Devotionals are short essays written by GSLC members and staff that explore the ways the Holy Spirit works within our every day lives.  There are several ways we invite you to use these devotionals:

  • Make them a part of a prayer practice - read a devotion and consider the ways that Christ has worked similarly in your life or works in unexpected ways.
  • Make them a part of a journaling practice - read a devotion and journal about what the Holy Spirit is stirring in you as you reflect on the essay.
  • Use them as a reminder that God works in all things, the bad and the good.

With over 400 available devotions, you can use these daily, weekly, or monthly.  It's up to you!  We just hope that by reading these inspiring stories provided by Good Shepherd's flock you are able to better see where Jesus is present in all things!  Thank you to all of our members that have provided devotionals throughout the past couple of years!

Daily Devotion
Good Shepherd Lutheran Church

Daily Devotion

by Pamela Olson 

John 12:36 – “While you have the light, believe in the light, so that you may become children of the light.” After Jesus had said this, he departed and hid from them.

I returned to the western edge of the continent after spending three years alongside my husband as he went through seminary to become a second-career pastor.  As an introvert, the constant community of the seminary experience had completely exhausted me. I wanted to depart and simply hide.  The small Oregon town we were called to was on the westernmost edge of the country.  It is wedged between the Siskiyou coastal range of mountains filled with wild, unsettled places and the untamed Pacific. I went down to the beach almost daily for several months – decompressing from all that togetherness of a close Christian community.

Each day, the ocean greeted me in new ways.  The light was ever-changing-- sometimes the sun was bright, the sky blue and the water calm – the sun would reflect and dance across the surface of the waves as they approached then receded. The pelicans surfing the curls would spot their dinner from the sunlight glinting off the scales of the fish; the sand and rocks would warm in the sun’s light. Some days the sunlight was diffuse and obscured – hidden in the fog lingering as the tide changed. Each day, dawn would creep forward over the mountain peaks illuminating the firs and spruce, elongating my shadow toward the west, until the light would kiss the waves and change their colors from charcoal to blues and greens. I found light pooling in the quiet tidepools as the tide receded, illuminating the small creatures that remained ashore.  I caught the sun’s light streaming through the broken rock arches among the sea stacks offshore.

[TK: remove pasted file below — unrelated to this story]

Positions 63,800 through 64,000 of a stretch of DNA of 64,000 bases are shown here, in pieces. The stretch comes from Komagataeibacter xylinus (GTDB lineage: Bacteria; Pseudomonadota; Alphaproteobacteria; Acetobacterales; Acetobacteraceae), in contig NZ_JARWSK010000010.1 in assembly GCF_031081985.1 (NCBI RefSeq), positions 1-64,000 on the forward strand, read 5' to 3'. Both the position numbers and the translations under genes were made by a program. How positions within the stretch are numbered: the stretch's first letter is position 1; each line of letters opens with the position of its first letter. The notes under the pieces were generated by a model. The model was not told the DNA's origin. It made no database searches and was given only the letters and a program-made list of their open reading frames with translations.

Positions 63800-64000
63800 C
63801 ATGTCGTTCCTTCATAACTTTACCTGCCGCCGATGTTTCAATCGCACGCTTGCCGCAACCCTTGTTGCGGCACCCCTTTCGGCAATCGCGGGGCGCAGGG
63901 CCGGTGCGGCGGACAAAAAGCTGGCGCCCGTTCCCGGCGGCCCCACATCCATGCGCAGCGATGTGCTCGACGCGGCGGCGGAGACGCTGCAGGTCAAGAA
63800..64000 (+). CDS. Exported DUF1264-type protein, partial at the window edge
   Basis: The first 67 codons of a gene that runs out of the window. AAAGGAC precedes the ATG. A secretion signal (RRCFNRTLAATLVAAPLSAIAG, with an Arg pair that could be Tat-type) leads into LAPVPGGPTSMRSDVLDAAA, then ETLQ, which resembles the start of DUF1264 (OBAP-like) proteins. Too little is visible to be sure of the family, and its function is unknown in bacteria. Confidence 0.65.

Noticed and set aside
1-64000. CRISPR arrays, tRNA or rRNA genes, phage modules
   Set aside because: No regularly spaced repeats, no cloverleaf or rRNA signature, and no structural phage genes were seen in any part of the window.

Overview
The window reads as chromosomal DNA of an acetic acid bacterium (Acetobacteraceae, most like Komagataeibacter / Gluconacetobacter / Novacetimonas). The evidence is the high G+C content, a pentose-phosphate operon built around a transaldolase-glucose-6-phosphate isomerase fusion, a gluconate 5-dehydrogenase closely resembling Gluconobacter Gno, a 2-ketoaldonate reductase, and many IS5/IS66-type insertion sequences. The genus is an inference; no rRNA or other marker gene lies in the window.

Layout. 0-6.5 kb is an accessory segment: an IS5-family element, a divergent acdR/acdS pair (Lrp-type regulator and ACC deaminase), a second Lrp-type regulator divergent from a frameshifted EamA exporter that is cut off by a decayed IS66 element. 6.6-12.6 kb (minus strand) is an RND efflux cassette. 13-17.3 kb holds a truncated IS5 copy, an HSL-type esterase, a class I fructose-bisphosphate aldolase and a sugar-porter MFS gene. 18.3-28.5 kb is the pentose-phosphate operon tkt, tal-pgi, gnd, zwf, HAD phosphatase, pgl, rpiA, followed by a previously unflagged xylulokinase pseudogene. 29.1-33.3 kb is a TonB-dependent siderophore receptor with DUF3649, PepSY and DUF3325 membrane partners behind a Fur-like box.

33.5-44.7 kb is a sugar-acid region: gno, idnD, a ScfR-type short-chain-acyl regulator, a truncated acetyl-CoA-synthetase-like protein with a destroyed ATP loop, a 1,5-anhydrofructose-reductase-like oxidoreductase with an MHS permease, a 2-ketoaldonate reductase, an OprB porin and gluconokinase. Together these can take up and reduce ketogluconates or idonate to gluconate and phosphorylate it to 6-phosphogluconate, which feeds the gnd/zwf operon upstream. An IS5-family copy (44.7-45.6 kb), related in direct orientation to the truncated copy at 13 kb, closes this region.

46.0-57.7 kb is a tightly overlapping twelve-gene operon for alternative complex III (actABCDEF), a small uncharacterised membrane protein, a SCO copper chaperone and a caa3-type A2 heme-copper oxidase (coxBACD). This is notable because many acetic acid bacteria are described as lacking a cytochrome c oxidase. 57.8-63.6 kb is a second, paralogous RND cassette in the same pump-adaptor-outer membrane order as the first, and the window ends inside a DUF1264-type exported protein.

Lent seems intent on shining the light on the journey of Jesus and those gathered around him, hurtling full-tilt toward Jerusalem.  Sometimes it feels like life is just like that, running headlong toward some destination without regard to what might found at the end of the pathway. Yet, Jesus tells us we are the light and we carry the light within us.  Even after he is gone and hidden from us, we are the light and we are called to be a child of the light.

What does it mean to be “children of light”? The light is certainly not flat or static – it is dynamic and unknowable—physicists say it is both particle and wave.  It has the capacity of being any, and all, colors; it warms us and uncovers the places where danger may lurk. Perhaps the changing nature of light is a hint as to what God is calling us toward. As this season of Lent and winter turn toward Easter and spring, I encourage you to explore the light you have been called to be. What is God’s light illuminating through you?

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Danelle Buelsing

I like the comparison of the changing images that you saw in the ocean and the mountains with being children of light. The focus on fluidity gave it new meaning to me.

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«June 2023»

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